Then, a deluge of less exciting stuff. Which I suppose shouldn’t include Call of Duty: WW2, because millions of people really do care about the franchise. But there isn’t much to say about the gameplay shown apart from that it looked slick and polished in the way you’d expect from a Call of Duty trailer. Marvel Vs. Capcom: Infinite showed that even in a genre where silly stories are de rigueur, a fighting game can still rise above the rest and surprise you with the sheer ridiculousness of the nonsense it calls a coherent narrative. But hey, it sure was colorful! After that came a wave of PlayStation VR games, kicked off by a version of Skyrim that is definitely showing its age. Other VR games ranged from the weird (A Final Fantasy XV virtual fishing game called Monster of the Deep) to the quirky (a cute mouse with a sword game called Moss). There was some other, less remarkable stuff too, but Sony didn’t dwell on them, so neither will I.

After that brief interlude of guff, it was back to the big names with God Of War. Following on from the unexpected trailer shown at last year’s show, this was another excellent gameplay showcase. This new look reiterated that this will be a much more story-focused game than previous outings, but also showed a bunch more combat, too. Meaty and brutal, it certainly looked up to the series’ high standards. Early 2018 was the rough date given, and for fans of the series, that can’t come soon enough.

Robot slavery liberation simulator Detroit: Become Human got a longer, more in-depth trailer which showed off the third playable character, Markus, and some of the game’s branching story options. As expected from Quantic Dream, the decisions you make look to shape your individual experience in a big way: will you use violence to free your android brethren, or enact real change by peaceful means? There’s probably no rush to make your mind up, as no release date was given. Again.
The fact that Destiny 2 is coming isn’t news, so alongside the new footage shown, Sony took the opportunity to hammer home the sentiment that Bungie’s upcoming sequel is best played on its family of consoles. Exclusive content in the form of gear, a PvP map, and a Strike, were all highlighted, cementing PlayStation’s status as the true home of Destiny for many players, despite its upcoming venture onto the platform that birthed online multiplayer and the FPS genre, PC.

After a final Shawn Layden interlude, and with the conference barely approaching the 50-minute mark, it was time for what most would argue was the Sony’s jewel in the crown this year: Spider-Man. The impeccable trailer was the centerpiece of the whole presentation, the ten-ish minute long chunk of gameplay on display utterly mesmerizing. The section of the story shown gave us a look at the combat system, which had more than a bit of the flavor of the recent Batman games in its execution, with its flagging-up of incoming attacks (a visual representation of Parker’s spider sense, I assume) feeling particularly Arkham-like. Towards the end, a breathtaking sequence with a helicopter was high on dramatic spectacle (and QTEs), and showed-off the traversal system, which, joyously, seemed to take cues from the fondly remembered Spider-Man 2 on PS2. If Insomniac can blend influences from such excellent titles into this game in the skilled way we’d expect from such a top-tier studio, we could have a classic on our hands. This impressive showing will have put the game right at the top of many peoples’ best-in-show lists, make no mistake about that—it was the perfect mic-drop finish to a thoroughly well-executed conference.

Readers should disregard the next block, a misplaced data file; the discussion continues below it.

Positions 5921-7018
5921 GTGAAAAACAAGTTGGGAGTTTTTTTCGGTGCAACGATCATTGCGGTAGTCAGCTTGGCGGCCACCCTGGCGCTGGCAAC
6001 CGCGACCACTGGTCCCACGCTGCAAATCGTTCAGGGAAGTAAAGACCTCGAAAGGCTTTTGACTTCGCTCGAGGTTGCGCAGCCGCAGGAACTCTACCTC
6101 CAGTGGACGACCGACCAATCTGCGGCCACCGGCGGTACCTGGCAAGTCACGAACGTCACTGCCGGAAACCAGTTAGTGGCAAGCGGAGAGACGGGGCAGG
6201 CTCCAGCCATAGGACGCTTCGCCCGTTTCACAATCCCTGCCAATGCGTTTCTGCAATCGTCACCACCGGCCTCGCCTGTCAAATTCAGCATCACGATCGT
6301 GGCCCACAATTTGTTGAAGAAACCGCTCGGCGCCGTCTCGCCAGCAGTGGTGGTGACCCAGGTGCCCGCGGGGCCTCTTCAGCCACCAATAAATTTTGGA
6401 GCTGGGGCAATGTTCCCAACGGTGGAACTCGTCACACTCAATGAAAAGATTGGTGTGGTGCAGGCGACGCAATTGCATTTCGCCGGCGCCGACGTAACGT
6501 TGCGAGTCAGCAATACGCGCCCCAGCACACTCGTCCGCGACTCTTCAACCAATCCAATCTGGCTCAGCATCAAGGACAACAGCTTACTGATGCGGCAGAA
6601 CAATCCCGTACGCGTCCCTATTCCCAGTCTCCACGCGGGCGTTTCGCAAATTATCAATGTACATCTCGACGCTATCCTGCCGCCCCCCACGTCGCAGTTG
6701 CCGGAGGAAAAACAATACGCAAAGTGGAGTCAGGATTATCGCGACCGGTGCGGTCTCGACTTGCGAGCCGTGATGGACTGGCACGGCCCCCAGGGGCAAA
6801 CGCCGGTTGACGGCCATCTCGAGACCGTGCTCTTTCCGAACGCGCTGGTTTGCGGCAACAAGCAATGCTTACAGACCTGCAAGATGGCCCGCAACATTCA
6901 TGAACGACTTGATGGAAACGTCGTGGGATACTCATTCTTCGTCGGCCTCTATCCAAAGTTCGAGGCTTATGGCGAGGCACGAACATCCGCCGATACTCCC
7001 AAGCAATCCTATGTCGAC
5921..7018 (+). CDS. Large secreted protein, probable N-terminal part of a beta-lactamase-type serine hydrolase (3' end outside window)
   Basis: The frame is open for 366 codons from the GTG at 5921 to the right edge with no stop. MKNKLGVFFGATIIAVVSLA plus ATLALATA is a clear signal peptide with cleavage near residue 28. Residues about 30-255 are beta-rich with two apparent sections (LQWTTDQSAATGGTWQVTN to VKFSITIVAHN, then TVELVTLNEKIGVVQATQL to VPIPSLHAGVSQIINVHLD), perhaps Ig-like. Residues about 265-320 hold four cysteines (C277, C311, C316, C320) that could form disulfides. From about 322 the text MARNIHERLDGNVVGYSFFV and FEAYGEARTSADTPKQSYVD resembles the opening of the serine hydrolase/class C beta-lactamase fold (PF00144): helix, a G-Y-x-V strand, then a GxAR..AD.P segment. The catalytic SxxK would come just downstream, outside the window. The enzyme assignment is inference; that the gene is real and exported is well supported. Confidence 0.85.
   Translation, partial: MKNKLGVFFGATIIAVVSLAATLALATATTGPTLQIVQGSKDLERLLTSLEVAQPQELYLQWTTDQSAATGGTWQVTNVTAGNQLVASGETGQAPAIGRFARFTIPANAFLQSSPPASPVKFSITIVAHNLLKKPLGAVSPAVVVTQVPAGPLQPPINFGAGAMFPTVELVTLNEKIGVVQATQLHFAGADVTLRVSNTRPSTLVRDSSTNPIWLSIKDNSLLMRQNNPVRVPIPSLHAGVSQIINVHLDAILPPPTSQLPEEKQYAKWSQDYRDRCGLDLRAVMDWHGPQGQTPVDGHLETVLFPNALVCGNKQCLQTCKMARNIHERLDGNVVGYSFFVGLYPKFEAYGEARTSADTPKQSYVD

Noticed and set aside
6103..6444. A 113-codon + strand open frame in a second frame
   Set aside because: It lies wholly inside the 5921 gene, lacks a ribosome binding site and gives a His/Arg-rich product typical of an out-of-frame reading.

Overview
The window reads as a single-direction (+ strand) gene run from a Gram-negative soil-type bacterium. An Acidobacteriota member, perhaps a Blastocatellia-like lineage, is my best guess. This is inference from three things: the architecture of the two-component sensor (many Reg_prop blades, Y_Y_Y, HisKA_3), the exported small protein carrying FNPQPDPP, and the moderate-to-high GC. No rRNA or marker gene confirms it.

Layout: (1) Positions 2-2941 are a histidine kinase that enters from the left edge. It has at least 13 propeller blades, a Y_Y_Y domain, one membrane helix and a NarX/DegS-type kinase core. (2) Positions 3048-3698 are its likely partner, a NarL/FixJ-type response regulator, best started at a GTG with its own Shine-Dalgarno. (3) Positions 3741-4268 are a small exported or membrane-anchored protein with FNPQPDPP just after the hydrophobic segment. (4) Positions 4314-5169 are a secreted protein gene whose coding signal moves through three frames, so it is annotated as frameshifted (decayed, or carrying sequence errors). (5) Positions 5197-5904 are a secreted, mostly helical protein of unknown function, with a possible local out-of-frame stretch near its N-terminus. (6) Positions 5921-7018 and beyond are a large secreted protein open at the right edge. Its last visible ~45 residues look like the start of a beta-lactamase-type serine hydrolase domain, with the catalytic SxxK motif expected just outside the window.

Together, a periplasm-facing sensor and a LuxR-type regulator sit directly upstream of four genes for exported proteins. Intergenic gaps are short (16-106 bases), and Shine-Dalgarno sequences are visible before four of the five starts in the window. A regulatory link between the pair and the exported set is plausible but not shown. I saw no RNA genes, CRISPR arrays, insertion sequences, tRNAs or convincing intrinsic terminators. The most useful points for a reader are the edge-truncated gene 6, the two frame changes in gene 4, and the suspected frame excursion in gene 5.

If the Microsoft presentation was more assured than in recent years, then Sony took confidence to the next level here. It was a thoroughly assertive display from top to bottom, and despite there being arguably less shocks and big moments than last year’s showing (the conference only just hit an hour in its entirety), it’s clear that Sony is comfortable enough to let its lineup of exclusives, and third party partnerships speak for themselves. The necessary focus-shift from far out releases to mainly content coming this year and next inevitably took a little of the dazzle off the finish, but overall, this was a presentation from a company extremely happy with it current performance, with nothing at all to prove.

Rating: 8/10

Andy is a freelance writer for Game With Your Brain. You can follow him on Twitter.